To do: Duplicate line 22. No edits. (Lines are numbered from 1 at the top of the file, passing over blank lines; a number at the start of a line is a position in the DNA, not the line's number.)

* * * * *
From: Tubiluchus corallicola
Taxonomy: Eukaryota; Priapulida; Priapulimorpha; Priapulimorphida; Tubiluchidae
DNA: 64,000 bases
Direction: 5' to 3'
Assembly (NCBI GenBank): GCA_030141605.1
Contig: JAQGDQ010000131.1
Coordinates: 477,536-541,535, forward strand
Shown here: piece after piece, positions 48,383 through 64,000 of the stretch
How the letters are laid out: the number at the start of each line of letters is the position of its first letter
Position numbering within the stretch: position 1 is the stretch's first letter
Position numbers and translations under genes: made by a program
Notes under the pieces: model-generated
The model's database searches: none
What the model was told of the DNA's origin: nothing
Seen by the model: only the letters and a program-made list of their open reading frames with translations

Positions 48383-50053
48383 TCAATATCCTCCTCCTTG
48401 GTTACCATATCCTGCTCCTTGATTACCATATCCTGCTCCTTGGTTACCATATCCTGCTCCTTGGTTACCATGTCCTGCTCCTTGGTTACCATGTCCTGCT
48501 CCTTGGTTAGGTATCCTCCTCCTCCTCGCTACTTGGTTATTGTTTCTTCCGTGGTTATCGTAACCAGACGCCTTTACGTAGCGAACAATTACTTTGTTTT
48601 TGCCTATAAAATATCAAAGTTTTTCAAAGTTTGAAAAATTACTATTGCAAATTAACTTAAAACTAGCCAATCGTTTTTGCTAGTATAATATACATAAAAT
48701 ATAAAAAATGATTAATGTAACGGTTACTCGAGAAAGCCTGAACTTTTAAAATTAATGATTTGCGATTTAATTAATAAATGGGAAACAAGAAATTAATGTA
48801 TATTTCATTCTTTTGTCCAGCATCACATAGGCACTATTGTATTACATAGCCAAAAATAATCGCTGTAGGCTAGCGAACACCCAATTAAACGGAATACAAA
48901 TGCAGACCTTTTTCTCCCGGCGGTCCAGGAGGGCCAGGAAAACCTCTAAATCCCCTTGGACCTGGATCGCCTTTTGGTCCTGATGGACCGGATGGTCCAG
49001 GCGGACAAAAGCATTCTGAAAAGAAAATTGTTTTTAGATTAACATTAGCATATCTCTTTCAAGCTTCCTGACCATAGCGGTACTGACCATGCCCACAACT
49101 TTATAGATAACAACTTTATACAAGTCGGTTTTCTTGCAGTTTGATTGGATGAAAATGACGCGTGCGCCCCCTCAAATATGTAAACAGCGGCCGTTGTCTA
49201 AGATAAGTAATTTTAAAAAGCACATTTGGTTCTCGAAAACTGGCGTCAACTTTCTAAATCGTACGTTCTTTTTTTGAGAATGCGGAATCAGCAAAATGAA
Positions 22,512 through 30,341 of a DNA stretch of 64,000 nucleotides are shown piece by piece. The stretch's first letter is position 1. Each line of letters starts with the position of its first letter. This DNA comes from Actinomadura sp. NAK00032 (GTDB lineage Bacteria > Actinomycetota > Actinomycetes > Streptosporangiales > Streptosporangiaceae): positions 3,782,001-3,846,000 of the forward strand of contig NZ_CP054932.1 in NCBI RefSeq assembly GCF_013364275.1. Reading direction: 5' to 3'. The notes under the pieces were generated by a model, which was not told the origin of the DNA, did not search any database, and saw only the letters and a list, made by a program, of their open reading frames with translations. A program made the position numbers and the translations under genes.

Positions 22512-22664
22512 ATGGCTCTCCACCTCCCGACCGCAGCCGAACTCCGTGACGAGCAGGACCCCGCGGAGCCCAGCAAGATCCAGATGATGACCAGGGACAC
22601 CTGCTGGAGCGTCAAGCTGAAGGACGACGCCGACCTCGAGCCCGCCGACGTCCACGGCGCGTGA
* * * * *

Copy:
48801 TATTTCATTCTTTTGTCCAGCATCACATAGGCACTATTGTATTACATAGCCAAAAATAATCGCTGTAGGCTAGCGAACACCCAATTAAACGGAATACAAA